Julian Voss-Andreae’s Light-Harvesting Complex (top view), 2003: Wood, particle board and casting resin, 22” x 25” x 25” (56 x 64 x 64 cm) Photo courtesy the artist.
Researchers at Caltech and NYU recently received a $2 million grant to develop biomemetic self-replicating materials. According to Caltech's Si-Ping Han, if 'self-replicating' sounds sci-fi, it is.
Along with Caltech professor William A. Goddard, III, Han will research how to make structures that can make copies of themselves. The applications are many, but Han says one example where a self-replicating material might come in handy is with building smaller electronic devices. With current construction methods, scientists can make transistors on the nanoscale. But how do you make a transistor that's smaller than seven nanometers? According to Goddard and Han, you synthesize a material that can assemble itself into the desired structure.
And how do you get a material to assemble itself into a more complex structure? You use DNA of course. The hope is that, guided by DNA base pairing, these materials will fold themselves into the desired shapes in the same way an origami artist takes a two dimensional piece of paper and folds it into something three dimensional.
Courtesy Milton Love
Dr. Milton Love in his office at UCSB Aug. 26, 2011. The author of "Certainly More Than You Want to Know About the Fishes of the Pacific Coast" was in no danger.
It’s late summer, the leaves are beginning to look a bit bedraggled, and my university is filled with loud and very enthusiastic students … walking backwards.
Yes, this is the time for prospective students and their mildly anxious parents to visit universities and colleges in preparation for the annual ritual of application filing. And part of that ritual is walking behind a backwards-walking student guide extolling the virtues of their incipient alma maters. All libraries are world class, all dormitories are world class, all professors are world class, and the sun never sets on the winning football, basketball, and parchesi teams.
Many years ago, and for an incredibly short period of time, I was one of these guides, responsible for discussing the science program with our guests. In a moment of great moral clarity -- or more likely in a moment when my blood testosterone concentration had reached truly dangerous levels -- I decided to try something different: I would give my charges an honest appraisal of my institution.
LA Public Library/Security Pacific National Bank Collection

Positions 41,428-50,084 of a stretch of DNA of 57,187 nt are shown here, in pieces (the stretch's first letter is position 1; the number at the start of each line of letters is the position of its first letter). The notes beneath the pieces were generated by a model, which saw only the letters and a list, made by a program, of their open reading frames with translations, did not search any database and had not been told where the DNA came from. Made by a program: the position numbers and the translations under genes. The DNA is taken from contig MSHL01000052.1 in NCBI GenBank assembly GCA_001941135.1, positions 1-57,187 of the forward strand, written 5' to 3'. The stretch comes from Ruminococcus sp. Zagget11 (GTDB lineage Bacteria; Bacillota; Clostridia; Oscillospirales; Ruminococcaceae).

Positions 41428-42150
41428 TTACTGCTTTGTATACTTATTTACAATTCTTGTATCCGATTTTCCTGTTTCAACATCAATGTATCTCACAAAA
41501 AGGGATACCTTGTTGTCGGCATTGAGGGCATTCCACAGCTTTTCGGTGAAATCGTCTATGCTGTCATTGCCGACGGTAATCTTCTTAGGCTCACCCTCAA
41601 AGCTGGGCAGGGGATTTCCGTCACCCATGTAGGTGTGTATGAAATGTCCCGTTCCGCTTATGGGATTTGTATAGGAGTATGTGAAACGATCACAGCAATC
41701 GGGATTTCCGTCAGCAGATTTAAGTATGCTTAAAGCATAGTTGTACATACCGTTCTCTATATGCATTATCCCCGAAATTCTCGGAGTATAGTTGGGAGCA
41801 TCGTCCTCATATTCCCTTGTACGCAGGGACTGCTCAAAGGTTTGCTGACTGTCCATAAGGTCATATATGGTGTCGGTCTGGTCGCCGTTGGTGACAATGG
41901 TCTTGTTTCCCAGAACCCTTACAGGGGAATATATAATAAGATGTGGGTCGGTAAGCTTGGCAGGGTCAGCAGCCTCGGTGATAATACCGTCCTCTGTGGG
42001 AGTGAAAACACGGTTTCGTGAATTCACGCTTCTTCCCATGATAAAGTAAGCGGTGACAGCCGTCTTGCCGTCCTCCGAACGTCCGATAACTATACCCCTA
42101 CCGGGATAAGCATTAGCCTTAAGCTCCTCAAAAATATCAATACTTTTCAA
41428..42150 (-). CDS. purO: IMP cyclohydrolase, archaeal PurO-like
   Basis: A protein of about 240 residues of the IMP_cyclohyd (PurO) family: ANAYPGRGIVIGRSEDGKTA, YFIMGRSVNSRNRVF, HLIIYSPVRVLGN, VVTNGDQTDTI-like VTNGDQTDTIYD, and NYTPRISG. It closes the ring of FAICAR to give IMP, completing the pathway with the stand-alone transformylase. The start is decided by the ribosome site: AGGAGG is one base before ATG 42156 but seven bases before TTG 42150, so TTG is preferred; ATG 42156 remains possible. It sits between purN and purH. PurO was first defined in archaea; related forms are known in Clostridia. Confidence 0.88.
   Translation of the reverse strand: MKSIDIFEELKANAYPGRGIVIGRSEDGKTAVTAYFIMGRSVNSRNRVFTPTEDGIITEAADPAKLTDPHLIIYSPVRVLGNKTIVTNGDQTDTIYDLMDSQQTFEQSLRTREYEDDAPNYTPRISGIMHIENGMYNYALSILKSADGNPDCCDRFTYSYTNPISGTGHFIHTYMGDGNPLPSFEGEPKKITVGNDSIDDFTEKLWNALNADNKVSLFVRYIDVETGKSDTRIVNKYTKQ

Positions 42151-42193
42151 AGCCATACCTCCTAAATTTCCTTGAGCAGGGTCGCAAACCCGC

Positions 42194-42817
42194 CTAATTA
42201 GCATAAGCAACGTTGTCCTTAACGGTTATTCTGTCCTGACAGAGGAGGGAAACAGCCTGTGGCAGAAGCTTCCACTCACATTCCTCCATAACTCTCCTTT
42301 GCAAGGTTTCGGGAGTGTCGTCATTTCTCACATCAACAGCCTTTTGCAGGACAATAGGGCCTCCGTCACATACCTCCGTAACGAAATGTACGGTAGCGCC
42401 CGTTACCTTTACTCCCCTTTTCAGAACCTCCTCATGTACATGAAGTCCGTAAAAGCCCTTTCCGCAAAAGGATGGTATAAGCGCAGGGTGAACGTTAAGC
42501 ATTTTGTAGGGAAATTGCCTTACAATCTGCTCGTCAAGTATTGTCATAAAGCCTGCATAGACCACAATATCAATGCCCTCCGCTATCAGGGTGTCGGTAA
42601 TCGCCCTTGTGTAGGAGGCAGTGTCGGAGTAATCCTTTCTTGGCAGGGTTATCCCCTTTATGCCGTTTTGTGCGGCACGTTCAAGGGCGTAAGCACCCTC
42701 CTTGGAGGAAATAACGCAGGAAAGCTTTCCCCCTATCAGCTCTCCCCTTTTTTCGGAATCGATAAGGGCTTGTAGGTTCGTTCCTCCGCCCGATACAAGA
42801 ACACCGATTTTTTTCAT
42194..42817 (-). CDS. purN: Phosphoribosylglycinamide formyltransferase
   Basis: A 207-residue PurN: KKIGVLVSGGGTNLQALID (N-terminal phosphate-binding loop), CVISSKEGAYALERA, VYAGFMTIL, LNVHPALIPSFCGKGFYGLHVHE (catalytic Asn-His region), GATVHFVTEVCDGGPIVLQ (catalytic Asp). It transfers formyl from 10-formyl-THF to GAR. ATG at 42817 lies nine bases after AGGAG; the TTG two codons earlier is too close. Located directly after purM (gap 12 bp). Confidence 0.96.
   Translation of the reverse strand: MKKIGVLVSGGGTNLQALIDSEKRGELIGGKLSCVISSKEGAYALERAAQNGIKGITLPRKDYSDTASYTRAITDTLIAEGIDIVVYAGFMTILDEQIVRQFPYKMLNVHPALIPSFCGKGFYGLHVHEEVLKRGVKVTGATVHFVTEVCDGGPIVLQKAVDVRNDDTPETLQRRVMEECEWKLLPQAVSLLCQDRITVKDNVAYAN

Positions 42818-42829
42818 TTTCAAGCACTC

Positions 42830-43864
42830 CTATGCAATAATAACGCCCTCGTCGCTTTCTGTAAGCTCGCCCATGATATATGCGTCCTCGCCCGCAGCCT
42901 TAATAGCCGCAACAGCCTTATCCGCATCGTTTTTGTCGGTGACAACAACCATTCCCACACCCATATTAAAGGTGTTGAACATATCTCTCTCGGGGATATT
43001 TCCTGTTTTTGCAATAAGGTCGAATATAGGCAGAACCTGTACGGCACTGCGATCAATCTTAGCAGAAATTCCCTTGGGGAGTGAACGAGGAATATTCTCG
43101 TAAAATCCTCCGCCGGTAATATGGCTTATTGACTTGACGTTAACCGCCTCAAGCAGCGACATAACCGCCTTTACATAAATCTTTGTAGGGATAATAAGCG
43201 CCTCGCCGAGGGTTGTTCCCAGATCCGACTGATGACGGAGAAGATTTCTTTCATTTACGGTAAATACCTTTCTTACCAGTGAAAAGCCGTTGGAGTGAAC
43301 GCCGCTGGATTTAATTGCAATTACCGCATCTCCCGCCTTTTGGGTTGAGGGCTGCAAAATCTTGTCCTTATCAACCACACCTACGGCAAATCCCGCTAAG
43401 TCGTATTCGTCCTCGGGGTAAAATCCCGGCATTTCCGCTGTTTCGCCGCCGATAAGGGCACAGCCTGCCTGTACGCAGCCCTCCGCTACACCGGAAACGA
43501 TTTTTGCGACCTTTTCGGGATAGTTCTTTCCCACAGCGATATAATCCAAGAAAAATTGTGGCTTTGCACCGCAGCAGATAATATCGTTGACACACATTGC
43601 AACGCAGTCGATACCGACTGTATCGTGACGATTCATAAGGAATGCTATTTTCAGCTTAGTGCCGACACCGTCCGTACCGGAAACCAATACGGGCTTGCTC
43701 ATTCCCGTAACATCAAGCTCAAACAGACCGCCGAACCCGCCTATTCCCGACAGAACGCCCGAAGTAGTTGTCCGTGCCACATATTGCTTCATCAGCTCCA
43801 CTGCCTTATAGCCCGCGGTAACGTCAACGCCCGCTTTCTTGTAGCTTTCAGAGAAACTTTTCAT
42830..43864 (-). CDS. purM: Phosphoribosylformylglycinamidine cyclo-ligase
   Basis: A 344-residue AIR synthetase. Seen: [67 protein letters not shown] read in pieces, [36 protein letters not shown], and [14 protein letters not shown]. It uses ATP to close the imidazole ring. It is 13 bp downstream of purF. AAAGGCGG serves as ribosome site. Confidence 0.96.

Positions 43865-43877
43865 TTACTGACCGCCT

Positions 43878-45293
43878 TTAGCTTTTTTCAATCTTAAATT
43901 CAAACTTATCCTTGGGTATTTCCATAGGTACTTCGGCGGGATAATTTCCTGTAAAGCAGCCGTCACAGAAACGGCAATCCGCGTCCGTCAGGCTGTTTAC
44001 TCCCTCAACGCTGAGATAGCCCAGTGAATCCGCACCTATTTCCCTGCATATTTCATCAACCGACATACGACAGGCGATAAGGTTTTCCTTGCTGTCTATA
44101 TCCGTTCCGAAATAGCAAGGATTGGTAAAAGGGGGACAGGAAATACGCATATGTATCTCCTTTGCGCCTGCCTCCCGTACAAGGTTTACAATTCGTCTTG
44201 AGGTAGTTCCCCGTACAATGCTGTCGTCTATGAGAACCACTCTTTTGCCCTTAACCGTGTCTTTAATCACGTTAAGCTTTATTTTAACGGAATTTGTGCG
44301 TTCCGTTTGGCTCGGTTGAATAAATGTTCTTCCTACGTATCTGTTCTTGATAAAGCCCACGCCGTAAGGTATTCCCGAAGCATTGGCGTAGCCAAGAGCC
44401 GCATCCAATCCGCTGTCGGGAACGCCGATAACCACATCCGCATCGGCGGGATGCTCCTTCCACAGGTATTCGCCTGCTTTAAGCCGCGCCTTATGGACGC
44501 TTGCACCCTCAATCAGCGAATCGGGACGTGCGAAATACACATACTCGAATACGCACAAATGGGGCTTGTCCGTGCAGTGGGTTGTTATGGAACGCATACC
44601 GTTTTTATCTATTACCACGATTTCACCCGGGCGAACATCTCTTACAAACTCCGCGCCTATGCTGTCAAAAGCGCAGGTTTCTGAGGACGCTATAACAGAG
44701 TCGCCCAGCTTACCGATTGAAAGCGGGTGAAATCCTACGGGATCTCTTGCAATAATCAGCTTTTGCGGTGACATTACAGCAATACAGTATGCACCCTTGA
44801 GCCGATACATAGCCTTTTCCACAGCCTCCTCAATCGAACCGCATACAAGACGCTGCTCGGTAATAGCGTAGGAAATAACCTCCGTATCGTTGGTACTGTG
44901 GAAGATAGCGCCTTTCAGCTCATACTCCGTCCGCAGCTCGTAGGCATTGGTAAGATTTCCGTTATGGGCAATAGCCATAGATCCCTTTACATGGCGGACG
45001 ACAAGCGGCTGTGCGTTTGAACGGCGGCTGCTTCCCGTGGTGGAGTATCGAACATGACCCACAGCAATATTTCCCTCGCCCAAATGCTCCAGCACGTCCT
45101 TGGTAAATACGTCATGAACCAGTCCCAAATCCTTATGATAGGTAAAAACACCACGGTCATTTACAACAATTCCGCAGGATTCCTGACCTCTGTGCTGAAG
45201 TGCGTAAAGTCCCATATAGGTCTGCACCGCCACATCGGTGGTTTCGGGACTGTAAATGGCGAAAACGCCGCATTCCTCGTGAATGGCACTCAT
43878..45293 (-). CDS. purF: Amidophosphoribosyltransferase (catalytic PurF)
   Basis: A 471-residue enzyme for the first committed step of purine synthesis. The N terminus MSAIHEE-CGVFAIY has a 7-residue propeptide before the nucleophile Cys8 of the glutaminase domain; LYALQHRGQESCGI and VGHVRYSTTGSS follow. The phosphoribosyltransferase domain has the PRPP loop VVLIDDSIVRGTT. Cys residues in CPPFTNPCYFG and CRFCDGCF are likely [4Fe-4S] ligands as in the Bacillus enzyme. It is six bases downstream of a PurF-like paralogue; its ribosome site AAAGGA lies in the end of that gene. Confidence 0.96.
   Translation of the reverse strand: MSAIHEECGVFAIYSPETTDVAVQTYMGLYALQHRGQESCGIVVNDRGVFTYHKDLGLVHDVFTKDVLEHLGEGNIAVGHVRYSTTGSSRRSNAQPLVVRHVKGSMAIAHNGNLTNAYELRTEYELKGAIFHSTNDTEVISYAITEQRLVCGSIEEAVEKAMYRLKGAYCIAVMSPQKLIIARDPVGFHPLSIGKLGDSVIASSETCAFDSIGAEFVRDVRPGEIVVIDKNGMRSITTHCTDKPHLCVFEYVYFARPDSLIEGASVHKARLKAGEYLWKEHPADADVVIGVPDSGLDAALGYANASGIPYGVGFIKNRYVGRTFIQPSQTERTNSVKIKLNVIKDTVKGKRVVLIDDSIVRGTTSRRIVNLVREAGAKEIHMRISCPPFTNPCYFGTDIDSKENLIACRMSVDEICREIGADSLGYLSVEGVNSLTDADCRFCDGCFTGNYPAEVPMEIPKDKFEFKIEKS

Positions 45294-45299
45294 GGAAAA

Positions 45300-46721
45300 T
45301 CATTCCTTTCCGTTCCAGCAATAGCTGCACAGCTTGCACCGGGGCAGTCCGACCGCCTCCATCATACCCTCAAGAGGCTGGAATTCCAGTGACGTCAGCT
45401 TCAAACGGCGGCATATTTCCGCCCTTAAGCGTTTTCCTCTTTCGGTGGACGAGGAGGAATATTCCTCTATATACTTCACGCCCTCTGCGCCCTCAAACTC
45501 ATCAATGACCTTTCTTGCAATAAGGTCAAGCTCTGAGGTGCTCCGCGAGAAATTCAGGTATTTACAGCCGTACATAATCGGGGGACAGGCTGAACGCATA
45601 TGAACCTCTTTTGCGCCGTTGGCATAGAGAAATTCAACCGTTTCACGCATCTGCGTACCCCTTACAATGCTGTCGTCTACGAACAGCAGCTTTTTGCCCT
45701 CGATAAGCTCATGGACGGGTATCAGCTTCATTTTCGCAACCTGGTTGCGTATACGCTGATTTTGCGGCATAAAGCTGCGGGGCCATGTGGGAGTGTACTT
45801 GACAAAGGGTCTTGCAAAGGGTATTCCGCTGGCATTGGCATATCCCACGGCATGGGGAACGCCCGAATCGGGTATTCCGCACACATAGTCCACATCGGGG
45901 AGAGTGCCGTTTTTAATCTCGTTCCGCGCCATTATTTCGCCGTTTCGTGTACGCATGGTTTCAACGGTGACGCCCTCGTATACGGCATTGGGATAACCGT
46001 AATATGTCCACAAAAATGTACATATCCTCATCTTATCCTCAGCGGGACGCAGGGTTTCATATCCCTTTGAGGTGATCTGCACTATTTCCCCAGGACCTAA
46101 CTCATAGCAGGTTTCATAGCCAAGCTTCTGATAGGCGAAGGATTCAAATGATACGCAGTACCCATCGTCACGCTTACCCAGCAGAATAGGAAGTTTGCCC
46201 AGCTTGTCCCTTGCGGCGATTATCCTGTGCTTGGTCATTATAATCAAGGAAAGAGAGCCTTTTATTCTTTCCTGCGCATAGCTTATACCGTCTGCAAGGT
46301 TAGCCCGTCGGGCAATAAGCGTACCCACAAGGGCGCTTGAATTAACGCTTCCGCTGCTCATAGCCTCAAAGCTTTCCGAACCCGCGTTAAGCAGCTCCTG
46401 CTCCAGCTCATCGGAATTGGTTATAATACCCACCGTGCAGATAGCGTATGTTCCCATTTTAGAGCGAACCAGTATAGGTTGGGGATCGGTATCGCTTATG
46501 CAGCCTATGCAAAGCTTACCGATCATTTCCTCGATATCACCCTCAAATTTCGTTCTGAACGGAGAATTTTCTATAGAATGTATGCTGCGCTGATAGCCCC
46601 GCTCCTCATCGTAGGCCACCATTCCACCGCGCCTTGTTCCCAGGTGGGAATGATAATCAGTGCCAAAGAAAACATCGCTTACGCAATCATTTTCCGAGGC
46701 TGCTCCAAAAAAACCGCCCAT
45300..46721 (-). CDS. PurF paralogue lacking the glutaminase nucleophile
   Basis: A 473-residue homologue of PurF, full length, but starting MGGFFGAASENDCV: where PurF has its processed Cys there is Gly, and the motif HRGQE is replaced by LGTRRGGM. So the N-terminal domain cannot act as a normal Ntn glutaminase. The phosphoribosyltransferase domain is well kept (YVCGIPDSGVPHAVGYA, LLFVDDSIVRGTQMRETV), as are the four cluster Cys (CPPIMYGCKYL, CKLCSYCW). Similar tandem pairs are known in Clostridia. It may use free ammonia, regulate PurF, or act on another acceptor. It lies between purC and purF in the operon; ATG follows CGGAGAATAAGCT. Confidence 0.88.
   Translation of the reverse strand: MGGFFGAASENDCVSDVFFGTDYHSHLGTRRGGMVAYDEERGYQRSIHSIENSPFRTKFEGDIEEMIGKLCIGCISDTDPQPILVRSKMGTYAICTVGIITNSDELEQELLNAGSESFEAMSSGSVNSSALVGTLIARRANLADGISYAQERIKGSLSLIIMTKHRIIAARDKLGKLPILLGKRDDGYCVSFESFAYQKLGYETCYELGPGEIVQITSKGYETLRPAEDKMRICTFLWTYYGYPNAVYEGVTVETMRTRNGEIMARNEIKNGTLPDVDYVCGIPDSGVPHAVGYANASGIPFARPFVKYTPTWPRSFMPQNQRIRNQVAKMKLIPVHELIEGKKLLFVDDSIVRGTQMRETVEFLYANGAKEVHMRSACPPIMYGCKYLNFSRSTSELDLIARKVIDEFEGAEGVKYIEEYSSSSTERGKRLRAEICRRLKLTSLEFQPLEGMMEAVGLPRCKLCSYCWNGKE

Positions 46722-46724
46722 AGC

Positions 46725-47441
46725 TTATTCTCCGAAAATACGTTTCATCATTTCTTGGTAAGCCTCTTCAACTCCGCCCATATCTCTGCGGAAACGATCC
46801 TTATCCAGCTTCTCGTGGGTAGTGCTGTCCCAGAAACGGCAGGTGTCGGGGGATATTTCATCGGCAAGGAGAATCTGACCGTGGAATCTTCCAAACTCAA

R.D. McLean portraying Junipero Serra in the Mission Play at the Mission Playhouse in San Gabriel in 1926, with two actors portraying Indians.
Like many other Midwest children my age, I first learned of Mission Era California from a Donald Duck comic. One of the late Carl Barks’ masterpieces, Donald in Old California, appeared in 1951, giving us a dreamlike color-cartoon picture of the pre Gold Rush days, of red-tile roofed haciendas and mission bells, of genteel Spanish-descended rancheros. It was my first realization, at age 9, that there were states in the union that did not share our Eastern legends of pilgrims and Plymouth Rock.
At the very same age, California fourth-graders were learning the complete official version of the Disneyfied old California—the story of kindly friar Junipero Serra, spreading his utopian Catholic mission communities, and with them the arts and benefits of basic Mediterranean civilization, up the West Coast from San Diego.
Vince Bucci/Getty Images
Author Elmore Leonard poses during a portrait session prior to a reading and signing of his latest novel "Up In Honey's Room" on May 24, 2007 at Book Soup in Los Angeles, California. Leonard died at age 87 in his home Tuesday [Aug. 20].
More than twenty years ago, my father, W.T. "Bill" Rabe, was dying of cancer. But, my dad being my dad, he was working on a project among all the other loose ends he was seeing to, a project that involved Elmore Leonard. Leonard, better known as "Dutch" to his old friends from Detroit, wrote my dad just a few days before my dad died, and the typed letter has become one of my prized possessions.
Dutch moved with his family to Detroit in 1934, and went to the University of Detroit's high school. When he graduated in 1943, he joined the Navy, then returned to earn his degree at the U of D.
(U of D Tower Yearbook)
The rest of his story is being told all over the media today, so I won't go into it, but Dutch was part of a close-knit group with connections to the U of D that stayed in touch for decades.
Joni Mitchell seated beside poet Joaquine. Standing behind are the Voguing Popes: Bret Boreman, Steven Arnold and J.V. McCuley.
I just received an irresistible invitation, coming, as it did, on the heels of last week’s discussion of the best pop melody. My friend Paige Osburn just debuted an LA music podcast called Gateway Band LA. The podcast includes a segment in which a person reveals their top 5 songs about LA, and Paige asked me to do the honors this time.
Here’s my top 5:
#1 is “California” by Joni Mitchell from her 1971 album Blue, a lovely, melancholy but comforting tale about missing the comforts of California in a stupid, disappointing world. She’ll be happy to come back and “I’d even kiss a Sunset pig,” which I take to be an LAPD officer.
#2 is “MacArthur Park,” as sung by its creator, Jimmy Webb, on Saturday, June 15, at Levitt Pavilion in MacArthur Park. It’s a cantata that gives a impressionistic take on the park, love, and longing.